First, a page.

HoLiDaY PaRtY TiMe!

Happy Holidays!

It’s holiday party time!
Are you planning a gathering for your work or business?
Perhaps some of these ideas will be useful…

For the second year in a row, we held our party at The Depot Restaurant in Torrance, California. The banquet room is a warm space with red walls decorated with kimonos. Just the right size for 75 – 100 guests, the lighting is flattering and the acoustics generate good energy in the room yet allow for conversation.

Full bar, great wine by the glass, festive non-alcoholic drinks.

Live Music
Barry Anthony Jazz Band playing Christmas favorites as well as snappy jazz tunes.

Jalapeño Cheese Wontons
Reception with passed appetizers to encourage mingling among the guests.

Ahi Tuna Tartare
Neat little bucket to place used spoons.

Chicken Empanadas with Thai Chile BBQ Sauce
Global Flavors!
 And Fried Macaroni & Cheese (not shown)

Each place is set with party favors, Holiday Jam and Sugar Plum Jam by Stonewall Kitchen decorated with ribbons and bows and a recipe sheet for the Chef’s cooking demonstration.
Chef Shafer prepares the first course, Smashed Potato Corn Bisque, as a demonstration. Everyone gets a copy of the recipe to recreate at home. We had so much fun at the Depot last year, we came back again this year. Last year Chef Shafer demonstrated a Wilted Baby Spinach Salad with Dates and Bacon, excellent recipe, here.
If you are cooking for A LOT of people, this recipe scale is for you:
  • 25 Red Skin Potatoes
  • 1/2 c. Canola Oil
  • 2.T. Course Salt
  • 2.T. Course Black Pepper
  • 2 T. Chopped Garlic
  • 1 T. Basil Dried
Soup Preparation:
  • 2 c. Diced Onion
  • 2 c. Diced Carrots
  • 2 c. Corn, Fresh off the Cob
  • 1/4 c. Canola Oil
  • 1/2 gallon Cream
  • 1 gallon Chicken or Vegetable Stock

Toss the potatoes with the list of ingredients above, roast on a baking sheet at 350° F for 35-40 minutes. Let cool then smash the potatoes by hand.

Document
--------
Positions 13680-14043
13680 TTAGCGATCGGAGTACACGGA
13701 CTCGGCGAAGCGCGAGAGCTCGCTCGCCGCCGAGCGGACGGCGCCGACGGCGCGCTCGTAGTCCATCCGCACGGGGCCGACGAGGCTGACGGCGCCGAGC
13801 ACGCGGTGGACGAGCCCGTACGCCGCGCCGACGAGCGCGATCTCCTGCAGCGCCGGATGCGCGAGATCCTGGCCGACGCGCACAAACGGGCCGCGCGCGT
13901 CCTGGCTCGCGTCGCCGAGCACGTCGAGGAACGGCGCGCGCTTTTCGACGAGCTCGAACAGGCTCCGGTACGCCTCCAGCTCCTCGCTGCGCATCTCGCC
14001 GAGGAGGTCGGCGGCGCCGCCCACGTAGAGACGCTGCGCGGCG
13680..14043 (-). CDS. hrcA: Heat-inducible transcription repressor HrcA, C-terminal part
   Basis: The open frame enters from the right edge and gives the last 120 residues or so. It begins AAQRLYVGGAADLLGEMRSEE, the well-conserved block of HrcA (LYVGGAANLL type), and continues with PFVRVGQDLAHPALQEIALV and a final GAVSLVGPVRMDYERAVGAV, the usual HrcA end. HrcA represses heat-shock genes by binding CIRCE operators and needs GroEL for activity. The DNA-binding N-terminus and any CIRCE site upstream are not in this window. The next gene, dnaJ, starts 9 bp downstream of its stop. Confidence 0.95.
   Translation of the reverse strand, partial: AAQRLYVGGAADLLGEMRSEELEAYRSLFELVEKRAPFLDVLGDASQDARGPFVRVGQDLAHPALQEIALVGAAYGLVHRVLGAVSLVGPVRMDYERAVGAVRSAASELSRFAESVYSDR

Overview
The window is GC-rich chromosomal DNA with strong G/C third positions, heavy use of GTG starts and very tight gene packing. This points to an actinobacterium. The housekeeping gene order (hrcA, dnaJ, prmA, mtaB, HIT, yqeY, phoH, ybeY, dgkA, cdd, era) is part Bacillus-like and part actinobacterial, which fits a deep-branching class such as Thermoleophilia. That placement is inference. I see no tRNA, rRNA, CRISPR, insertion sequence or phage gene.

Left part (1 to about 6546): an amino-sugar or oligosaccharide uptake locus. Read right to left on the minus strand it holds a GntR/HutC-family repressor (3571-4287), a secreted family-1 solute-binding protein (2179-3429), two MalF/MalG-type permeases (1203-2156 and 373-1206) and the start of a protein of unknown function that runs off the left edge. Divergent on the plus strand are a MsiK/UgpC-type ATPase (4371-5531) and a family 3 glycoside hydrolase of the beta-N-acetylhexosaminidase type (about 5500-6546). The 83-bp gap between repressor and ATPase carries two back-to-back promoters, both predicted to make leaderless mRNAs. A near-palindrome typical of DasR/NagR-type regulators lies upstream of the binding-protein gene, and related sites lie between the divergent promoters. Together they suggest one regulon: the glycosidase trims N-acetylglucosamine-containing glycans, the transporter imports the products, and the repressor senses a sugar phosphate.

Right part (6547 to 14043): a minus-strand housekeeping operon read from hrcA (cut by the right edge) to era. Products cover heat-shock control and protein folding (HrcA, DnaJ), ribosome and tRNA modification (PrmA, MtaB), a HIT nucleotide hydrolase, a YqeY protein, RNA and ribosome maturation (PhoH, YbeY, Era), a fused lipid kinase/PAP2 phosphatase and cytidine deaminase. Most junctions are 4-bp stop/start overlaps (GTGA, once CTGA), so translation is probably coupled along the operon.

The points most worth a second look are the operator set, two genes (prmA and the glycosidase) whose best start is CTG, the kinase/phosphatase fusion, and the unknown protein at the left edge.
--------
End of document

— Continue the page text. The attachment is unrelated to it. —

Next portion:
To prepare the soup:
Sauté onions and carrots in oil until soft.
Add cream, heat through.

Add smashed potatoes.

Look at this kitchen equipment, would ya? Oh, I love that pot, and how about that immersion blender!!!

Blend briefly, then add stock and heat through.
Add fresh corn kernels, salt and pepper to taste, then…

First Course: Smashed Potato Corn Bisque
Wouldn’t it be neat to recreate this demonstration for guests in your home during your next dinner party?

Main Courses:
Curry Roasted Salmon, Cashew Veggies

Roast Sirloin with Mixed Mushrooms and Mashed Potatoes
And Buttermilk Chicken & Fries (not shown)
All Served Family Style

Banana Cream Pie

Berry Cobbler
Pumpkin Trifle

Pumpkin Pie with Strawberries
Some tips I have learned over the years from planning holiday parties for the workplace:
  • Save the Date. Let guests know the date well in advance of the party.
  • Plan business party date early in the holiday season so as not to conflict with personal holiday parties.
  • Choose a convenient location, not too far from place of business.
  • Have clear communication (in writing) with the Chef regarding food and with the Manager regarding expectations for set up and service.
  • Encourage employees to bring a guest whether it be a spouse, significant other, family member, or a friend.
  • A pretty and joyful invitation indicates your intention to throw a special party.